Grieg produced ten volumes of Lyric Pieces – 66 miniatures in all – the first set, Op.12, issued by the Peters publishing house in Leipzig in 1867, – two years after the Poetic Tone-Pictures – and the last, Op.71, appearing in print in 1901. The pieces enjoyed widespread popularity across Europe and have become staples of the piano repertoire, providing, in Grieg’s own words, “an intimate slice of life”.
In 1885 Grieg and his wife Nina spent the spring in Denmark, where the composer sketched much of the third book of Lyric Pieces, Op.43, which he wrote out once back in Norway that summer. The volume includes the wistful depiction of a Lonely Wanderer (No.2), its poignant solitude contrasting with the sense of hope, passion and fecundity in To Spring, Op.43 No.6. To Spring is one of the most famous of the Lyric Pieces, owing in part to a well-loved orchestral version of the work.
From volume four, Op.47, come the charming nostalgia of Album Leaf (No.2) and the vibrant Halling (No.4). The halling is one of several Norwegian dance types on which Grieg drew throughout his career, its triple-time equivalent being the springar. Many of the Lyric Pieces possess the folk-like quality that characterises so much of Grieg’s output, although none of them features an existing folk melody. Rather, Grieg imbues his music with folk-like inflections to create a traditionally Nordic sound, while simultaneously exploring the harmonic implications of these melodies, a process he described as “trying to express the hidden harmonies in our folk music”. In Halling, the use of fifths in the bass mimics the distinctive sound of Norway’s hardingfele or Hardanger fiddle, a folk violin from western Norway which usually has four strings above the fingerboard and four to five sympathetic strings underneath. Another Halling appears in the final volume of the Lyric Pieces, Op.71 No.5. Grieg’s interest in folk music deepened in 1891 after direct exposure to authentic renditions of his native folk song, untouched by Western culture. This experience inspired him to write volume five of the Lyric Pieces, Op.54, from which comes the folk-like Scherzo.
Vanished Days, the first of the sixth volume, Op.57, is one of the darkest and most emotionally complex pieces included here. Its initially sombre harmonies and turbulent piano texture suggest empty desolation, yet this mood is juxtaposed almost incongruously with the jovial, harmonically mercurial central section. In lighter vein is Gade, Op.57 No.2, in which Grieg conjures up an intimate portrait of one of his friends, the Danish composer Niels Gade (1817-1890). It was Gade who, during Grieg’s sojourn in Copenhagen in the early 1860s, offered him support and advice; the piece conveys Gade’s warm integrity as well as alluding to his scholarly nature with canonic writing.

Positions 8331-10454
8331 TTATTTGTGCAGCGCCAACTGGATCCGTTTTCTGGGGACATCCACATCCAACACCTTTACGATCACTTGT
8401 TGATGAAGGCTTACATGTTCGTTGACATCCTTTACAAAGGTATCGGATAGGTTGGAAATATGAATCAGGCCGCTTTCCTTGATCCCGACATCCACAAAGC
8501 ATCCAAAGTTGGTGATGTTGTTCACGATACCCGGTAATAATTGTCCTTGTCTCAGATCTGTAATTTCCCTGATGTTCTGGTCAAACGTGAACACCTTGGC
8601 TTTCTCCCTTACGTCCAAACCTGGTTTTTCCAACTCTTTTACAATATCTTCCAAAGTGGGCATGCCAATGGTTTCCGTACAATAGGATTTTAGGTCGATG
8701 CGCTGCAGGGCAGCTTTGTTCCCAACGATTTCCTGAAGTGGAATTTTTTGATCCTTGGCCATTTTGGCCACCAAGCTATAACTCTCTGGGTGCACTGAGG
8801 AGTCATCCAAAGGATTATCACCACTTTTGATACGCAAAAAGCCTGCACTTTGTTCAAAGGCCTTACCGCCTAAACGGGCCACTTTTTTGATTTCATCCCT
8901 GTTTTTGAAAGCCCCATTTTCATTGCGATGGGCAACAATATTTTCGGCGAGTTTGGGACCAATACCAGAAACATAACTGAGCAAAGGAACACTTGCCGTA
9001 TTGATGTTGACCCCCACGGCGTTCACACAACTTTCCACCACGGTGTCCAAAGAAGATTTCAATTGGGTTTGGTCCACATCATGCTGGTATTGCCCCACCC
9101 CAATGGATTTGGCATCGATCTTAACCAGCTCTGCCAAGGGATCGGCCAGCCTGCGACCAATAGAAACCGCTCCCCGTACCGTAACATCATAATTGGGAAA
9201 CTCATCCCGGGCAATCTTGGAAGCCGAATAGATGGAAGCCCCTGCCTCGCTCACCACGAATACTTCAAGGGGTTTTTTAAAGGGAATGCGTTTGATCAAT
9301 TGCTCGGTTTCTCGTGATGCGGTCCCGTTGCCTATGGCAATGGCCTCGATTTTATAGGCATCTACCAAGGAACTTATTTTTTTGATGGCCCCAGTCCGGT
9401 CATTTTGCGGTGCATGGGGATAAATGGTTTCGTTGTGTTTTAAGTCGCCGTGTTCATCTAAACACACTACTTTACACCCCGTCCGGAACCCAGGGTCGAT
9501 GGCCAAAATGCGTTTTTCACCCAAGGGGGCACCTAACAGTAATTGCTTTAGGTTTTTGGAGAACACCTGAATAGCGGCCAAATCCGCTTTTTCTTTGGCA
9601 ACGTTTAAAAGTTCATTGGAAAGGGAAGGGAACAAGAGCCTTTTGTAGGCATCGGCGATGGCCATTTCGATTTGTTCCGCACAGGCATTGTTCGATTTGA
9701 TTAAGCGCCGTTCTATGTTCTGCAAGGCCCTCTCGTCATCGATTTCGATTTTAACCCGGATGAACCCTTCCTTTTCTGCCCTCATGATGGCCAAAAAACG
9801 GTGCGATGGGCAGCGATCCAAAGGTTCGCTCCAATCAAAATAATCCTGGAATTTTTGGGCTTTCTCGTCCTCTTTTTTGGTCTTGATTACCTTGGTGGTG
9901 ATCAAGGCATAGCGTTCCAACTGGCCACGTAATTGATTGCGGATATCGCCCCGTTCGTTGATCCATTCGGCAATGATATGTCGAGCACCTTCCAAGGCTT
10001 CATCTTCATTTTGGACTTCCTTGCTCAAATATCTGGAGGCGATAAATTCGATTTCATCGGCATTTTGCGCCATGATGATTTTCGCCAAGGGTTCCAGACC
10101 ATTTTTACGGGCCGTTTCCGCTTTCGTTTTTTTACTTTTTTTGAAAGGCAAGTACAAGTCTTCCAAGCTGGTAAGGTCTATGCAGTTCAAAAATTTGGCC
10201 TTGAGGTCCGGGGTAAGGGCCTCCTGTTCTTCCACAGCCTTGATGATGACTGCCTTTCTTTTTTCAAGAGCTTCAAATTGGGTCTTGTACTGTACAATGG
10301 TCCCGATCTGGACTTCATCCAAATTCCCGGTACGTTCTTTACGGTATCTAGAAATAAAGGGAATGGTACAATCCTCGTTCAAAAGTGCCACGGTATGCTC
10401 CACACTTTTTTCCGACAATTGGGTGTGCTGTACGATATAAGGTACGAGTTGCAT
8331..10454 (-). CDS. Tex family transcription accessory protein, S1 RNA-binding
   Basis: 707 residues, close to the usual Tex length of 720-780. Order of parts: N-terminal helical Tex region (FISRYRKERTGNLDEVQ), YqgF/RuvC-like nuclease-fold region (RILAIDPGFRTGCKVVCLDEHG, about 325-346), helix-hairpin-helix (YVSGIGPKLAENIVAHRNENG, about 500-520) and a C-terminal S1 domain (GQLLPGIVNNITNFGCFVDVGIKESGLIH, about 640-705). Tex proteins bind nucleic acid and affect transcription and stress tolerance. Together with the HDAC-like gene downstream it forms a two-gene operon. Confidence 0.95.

Also from Op.57 comes Homesickness, a remarkable achievement for its Impressionistic, modal writing, rhythmic fluidity and inventive harmony, all of which anticipates the piano works of Debussy, whose music Grieg described in fulsome terms in a letter written to M.D. Calvocoressi in May 1903. Grieg perceived “the deep seriousness that inspires this artist. It is precisely this seriousness – which he mistakenly claims to be absent from my music – that attracts me to him and that I myself strive for in my work.” In criticising Grieg’s music, Debussy had perhaps failed to distinguish between seriousness of purpose and seriousness of tone. While works such as The Brook, Op.62 No.4 – full of bubbling semiquavers – are undoubtedly picturesque, Grieg’s intent when composing them was sincerely earnest and musically rigorous, rather than trite or perfunctory. Indeed, the deft modulations of the piece, though effortless-sounding, demonstrate Grieg’s considerable harmonic agility.
Wedding Day at Troldhaugen, Op.65 No.6, one of Grieg’s most popular piano works, was written in 1897 during an otherwise fallow period in his career, when he struggled to find inspiration. Grieg told his Danish friend C.F.E. Horneman how he “had done nothing, save for the so-called Lyric Pieces which swarm around me like fleas and lice out in the country”. Despite the negative connotations of this statement, the piece is full of rustic joie de vivre, reminiscent of Halling, but with a nostalgic central section. Originally called The well-wishers are coming, the piece was renamed after Grieg and his wife Nina celebrated their Silver Wedding anniversary in 1892. Troldhaugen, meaning “The Troll’s Hill” was their purpose-built villa; both Grieg and Nina were diminutive and humorously referred to themselves as “the Trolls”. March of the Trolls, Op.54 No.3, paints a more sinister picture, though with an affectionate middle passage. Aside from Grieg’s European tours, Troldhaugen was their base from 1885 until the composer’s death.
From Op.68 comes At Your Feet (No.3) full of contented romantic sentiment with a more varied, passionate central section. Summer Evening, Op.71 No.2, is the latest of the works represented here, and indeed possesses a forward-looking harmonic scope, with its sudden, luminous tonal shifts suggesting final glimpses of the sun’s rays at the close of the day. Despite Debussy’s own, undeniable, compositional brilliance, his dismissal of Grieg’s works as mere confections may have been short-sighted; on closer inspection, the progressive qualities identified by Ravel emerge, transforming these “bonbons” into a feast.
© Joanna Wyld, 2007